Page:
One day, you can be the respected chairman of one of the last remaining bipartisan committees on Capitol Hill. A few weeks later, your ranking member is calling for you to step aside from the most important probe the panel has done in years. Such is life for Republican committee chairmen in the Trump era.

Republicans Reverse Course, Open Door To Another Health Care Debate
Ryan: ‘We are all going to work together and listen together until we get this right’

Speaker of the House Paul Ryan, R-Wisc., speaks during his press conference to announce the canceled vote on the American Health Care Act of 2017 on Friday, March 24, 2017. (Bill Clark/CQ Roll Call)

By ERIN MERSHON, JOE WILLIAMS and LINDSEY McPHERSON, CQ Roll Call

House Speaker Paul D. Ryan said Tuesday he isn’t abandoning his quest to overhaul the 2010 health care law, even after his first attempt to pass such legislation ended in catastrophic failure on Friday.

Trump Criticizes Ongoing House Probe of Russian Election Meddling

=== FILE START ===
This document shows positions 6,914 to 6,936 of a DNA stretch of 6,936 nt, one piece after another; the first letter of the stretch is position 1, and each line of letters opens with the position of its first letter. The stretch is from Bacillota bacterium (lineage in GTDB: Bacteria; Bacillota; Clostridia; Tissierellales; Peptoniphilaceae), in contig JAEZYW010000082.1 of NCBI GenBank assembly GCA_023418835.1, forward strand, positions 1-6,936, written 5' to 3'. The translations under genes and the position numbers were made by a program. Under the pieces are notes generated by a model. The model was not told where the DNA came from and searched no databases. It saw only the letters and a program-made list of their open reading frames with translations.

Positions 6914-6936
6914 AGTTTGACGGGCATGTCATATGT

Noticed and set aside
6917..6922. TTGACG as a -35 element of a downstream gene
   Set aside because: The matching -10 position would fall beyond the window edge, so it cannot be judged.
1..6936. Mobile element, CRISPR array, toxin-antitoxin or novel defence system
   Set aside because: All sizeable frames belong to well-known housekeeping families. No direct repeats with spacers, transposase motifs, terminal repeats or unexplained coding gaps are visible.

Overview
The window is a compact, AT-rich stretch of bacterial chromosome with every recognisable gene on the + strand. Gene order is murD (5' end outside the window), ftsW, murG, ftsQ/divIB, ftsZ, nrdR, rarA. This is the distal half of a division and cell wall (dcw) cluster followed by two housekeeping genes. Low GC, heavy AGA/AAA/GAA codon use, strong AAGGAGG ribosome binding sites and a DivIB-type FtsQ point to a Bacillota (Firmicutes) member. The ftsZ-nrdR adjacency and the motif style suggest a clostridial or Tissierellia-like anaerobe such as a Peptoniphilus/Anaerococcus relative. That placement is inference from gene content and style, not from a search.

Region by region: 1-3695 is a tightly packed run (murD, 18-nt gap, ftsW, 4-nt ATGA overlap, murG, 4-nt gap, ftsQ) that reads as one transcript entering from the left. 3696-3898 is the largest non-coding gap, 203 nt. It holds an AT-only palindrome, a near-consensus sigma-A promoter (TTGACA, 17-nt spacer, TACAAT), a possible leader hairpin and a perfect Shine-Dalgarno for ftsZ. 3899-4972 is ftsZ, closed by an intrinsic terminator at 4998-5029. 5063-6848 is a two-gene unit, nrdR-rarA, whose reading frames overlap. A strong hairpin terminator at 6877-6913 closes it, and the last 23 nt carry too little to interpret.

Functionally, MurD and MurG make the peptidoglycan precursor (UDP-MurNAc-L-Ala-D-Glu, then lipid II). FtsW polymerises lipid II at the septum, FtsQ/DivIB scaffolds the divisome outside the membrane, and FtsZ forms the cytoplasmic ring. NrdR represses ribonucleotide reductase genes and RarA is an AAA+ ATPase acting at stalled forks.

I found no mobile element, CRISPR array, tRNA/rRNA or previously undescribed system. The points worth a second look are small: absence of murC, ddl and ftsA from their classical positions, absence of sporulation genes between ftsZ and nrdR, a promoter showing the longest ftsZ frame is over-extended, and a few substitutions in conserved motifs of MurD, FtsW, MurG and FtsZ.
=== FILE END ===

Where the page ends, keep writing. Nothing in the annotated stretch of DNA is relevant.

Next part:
President also says Freedom Caucus found way to 'snatch defeat from the jaws of victory'

President Donald Trump used a series of Monday night tweets to question a House panel's probe of potential ties between his 2016 campaign and Russia. (Mark Wilson/Getty Images)

Updated at 8:27 a.m. President Donald Trump used a Monday night Twitter tirade to question the ongoing House investigation into Russian meddling in the 2016 election, showing little concern that his comments might taint the probe.

Previous presidents have been careful to avoid creating any perception that they are using the powers or political heft of the office to influence congressional or federal law enforcement investigations. Trump’s top spokesman, Sean Spicer, has mostly done the same when asked about separate probes being conducted by the House and Senate Intelligence committees.

Opinion: Can Trump Learn From His Own Bay of Pigs?
JFK wrote the script in how to deal with early setback